Roberts, Bartholomew (DNB00)

ROBERTS, BARTHOLOMEW (1682?–1722), pirate, a native of Pembrokeshire, was about 1718 second mate of the merchant ship Princess, which was captured and plundered by pirates at Anamaboe on the Guinea coast. Having made several rich prizes, the pirates restored the Princess to her captain and allowed her to depart, detaining, however, the larger part of her crew. Among those who remained with them Roberts quickly distinguished himself by his activity and courage, so that when, after he had been with the pirates only six weeks, their captain, Howel Davis, was killed in a fray at Prince's Island, Roberts was by general consent elected to the vacant command. After attempting, with small success, to revenge Davis's death, the pirates crossed over to the coast of Brazil, and off Bahia fell in with a fleet of merchant ships under the escort of two men-of-war. By a happy mixture of ingenuity and boldness Roberts made himself master of the ship which was pointed out to him as the richest in the fleet, and succeeded in carrying her off. She proved to have a most valuable cargo as well as a large quantity of gold and precious stones; and the pirates, taking her to Surinam, were able to drive a brisk trade and indulge in wild debauchery. There Roberts left them for a while, and in a small sloop went out to look for an American ship laden with stores such as he needed. He failed in meeting her, and was set by the current far to leeward of his port, which he was unable to regain; and a fortnight later learned that the lieutenant whom he had left in charge at Surinam had played him false, and with the whole ship's company had gone off with the ship and the prize.

Roberts, left nearly destitute, sailed for Barbados, picking up some small prizes on the way, and recruiting his numbers. Near Barbados he was met by a couple of vessels which the governor had fitted out to apprehend him; and, after beating them off, went to Dominica, where he was joined by a number of New England men, smugglers apparently, whose vessel had been seized by a Martinique garde de la côte. He thus found himself sufficiently strong to go in quest of further adventures. At Newfoundland they did an enormous amount of damage, burning or sinking some thirty of the fishing vessels and capturing a French ship, mounting twenty-six guns, to which they turned over. Out of their prizes they obtained many recruits, and were a formidable force when they returned to the West Indies. There they cruised for some months, till, finding booty becoming scarce, they crossed over to the coast of Africa. They made several rich prizes there, and among them a large frigate-built ship belonging to the Royal African Company. Of this Roberts took command, mounted forty guns on board her, and named her the Royal Fortune. Most of her men joined the pirates, and the cruise continued with marked success till, on 5 Feb. 1721–2, the two ships were found under Cape Lopez by Captain Chaloner Ogle [q. v.] of the Swallow, who successively captured the Royal Fortune's consort and the Royal Fortune herself. Roberts was killed in the action; many of his companions were afterwards hanged, and the coast was for the time clear.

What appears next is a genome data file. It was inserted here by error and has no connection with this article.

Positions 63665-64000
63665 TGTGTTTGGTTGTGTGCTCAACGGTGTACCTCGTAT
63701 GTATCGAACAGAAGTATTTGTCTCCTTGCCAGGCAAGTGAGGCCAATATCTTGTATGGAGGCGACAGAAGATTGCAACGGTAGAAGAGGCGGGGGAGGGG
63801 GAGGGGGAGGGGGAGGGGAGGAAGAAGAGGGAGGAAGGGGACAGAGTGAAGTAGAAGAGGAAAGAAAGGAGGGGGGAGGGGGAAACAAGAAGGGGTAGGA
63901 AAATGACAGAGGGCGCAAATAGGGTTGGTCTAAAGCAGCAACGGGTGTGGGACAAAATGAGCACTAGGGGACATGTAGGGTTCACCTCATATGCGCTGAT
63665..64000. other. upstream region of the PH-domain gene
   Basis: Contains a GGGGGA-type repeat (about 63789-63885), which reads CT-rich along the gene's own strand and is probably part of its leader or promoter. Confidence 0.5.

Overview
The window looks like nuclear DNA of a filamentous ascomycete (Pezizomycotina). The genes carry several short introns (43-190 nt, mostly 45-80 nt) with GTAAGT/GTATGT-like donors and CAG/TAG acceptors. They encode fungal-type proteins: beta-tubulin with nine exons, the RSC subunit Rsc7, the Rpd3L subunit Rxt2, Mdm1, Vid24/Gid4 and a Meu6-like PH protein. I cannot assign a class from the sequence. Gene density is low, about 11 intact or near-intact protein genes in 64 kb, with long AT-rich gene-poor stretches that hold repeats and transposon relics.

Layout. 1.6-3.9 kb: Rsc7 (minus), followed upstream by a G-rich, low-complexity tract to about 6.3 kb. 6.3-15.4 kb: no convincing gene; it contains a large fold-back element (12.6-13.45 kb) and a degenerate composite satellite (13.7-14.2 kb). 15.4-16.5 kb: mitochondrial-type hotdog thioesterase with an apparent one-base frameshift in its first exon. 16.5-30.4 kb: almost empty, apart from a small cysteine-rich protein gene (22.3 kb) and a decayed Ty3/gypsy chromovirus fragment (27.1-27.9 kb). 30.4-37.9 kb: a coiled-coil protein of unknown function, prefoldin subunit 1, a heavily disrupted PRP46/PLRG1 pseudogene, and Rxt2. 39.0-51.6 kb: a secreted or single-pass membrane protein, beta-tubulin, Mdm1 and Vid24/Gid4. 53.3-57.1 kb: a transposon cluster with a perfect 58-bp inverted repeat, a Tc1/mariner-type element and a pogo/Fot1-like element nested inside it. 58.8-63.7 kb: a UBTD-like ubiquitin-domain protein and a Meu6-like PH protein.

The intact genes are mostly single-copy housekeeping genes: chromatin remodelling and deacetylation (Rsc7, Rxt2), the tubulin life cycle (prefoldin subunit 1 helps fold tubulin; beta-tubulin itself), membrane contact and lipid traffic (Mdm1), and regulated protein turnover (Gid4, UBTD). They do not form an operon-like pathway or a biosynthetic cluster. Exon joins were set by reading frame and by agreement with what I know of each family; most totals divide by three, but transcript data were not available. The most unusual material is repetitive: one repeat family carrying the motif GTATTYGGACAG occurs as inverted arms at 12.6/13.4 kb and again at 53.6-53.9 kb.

Roberts is described as a tall dark man of about forty, of good natural parts, and of reckless courage. In a society devoted to drunkenness, he seems to have been comparatively temperate, and, though living by plunder, to have been comparatively humane.

[General History of the most notorious Pirates, by Charles Johnson, a work in which strict accuracy is not to be looked for, though the Life of Roberts appears to be substantially correct. The story of Roberts's death, of the capture of the Royal Fortune and the punishment of her crew, was officially told by Ogle in his reports to the admiralty. There is nothing in Roberts's career to connect him with Scott's Cleveland in the ‘Pirate,’ but the names of Cleveland's associates are taken from those who accompanied Roberts.]

J. K. L.